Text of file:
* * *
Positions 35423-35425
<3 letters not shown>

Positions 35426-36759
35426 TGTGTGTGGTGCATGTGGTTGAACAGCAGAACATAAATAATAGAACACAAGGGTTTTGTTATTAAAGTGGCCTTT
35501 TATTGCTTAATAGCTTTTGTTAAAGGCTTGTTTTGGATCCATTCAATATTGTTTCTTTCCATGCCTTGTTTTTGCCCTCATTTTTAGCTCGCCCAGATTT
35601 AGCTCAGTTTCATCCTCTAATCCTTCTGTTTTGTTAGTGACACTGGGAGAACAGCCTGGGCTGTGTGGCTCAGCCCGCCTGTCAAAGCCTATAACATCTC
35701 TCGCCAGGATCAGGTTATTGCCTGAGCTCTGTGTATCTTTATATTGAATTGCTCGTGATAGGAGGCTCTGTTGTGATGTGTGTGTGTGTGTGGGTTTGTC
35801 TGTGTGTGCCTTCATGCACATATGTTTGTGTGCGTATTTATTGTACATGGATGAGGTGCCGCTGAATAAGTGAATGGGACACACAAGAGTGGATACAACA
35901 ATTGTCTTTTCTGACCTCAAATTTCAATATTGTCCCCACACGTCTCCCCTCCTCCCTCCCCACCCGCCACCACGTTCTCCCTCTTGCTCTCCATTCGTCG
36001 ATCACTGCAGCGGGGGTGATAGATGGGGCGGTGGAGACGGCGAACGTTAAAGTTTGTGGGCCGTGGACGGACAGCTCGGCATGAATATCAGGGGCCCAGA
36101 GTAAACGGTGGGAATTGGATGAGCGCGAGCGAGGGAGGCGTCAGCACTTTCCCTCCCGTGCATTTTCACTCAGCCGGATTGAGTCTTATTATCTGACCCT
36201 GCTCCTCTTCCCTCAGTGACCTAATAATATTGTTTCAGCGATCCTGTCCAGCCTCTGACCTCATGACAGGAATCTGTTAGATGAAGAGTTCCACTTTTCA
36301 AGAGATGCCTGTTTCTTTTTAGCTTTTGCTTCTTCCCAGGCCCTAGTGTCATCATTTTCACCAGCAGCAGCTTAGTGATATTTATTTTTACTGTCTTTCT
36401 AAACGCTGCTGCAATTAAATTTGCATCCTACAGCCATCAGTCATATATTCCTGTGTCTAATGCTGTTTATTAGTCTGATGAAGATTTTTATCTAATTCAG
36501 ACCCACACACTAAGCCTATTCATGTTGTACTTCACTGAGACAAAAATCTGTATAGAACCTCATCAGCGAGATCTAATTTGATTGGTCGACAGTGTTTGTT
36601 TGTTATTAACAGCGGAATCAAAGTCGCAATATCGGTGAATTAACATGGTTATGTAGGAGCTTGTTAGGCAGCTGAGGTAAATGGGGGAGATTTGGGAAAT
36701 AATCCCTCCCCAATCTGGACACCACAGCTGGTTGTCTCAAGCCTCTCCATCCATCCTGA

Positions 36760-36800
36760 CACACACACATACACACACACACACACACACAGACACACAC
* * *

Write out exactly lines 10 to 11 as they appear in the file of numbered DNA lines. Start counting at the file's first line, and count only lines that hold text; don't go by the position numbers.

36001 ATCACTGCAGCGGGGGTGATAGATGGGGCGGTGGAGACGGCGAACGTTAAAGTTTGTGGGCCGTGGACGGACAGCTCGGCATGAATATCAGGGGCCCAGA
36101 GTAAACGGTGGGAATTGGATGAGCGCGAGCGAGGGAGGCGTCAGCACTTTCCCTCCCGTGCATTTTCACTCAGCCGGATTGAGTCTTATTATCTGACCCT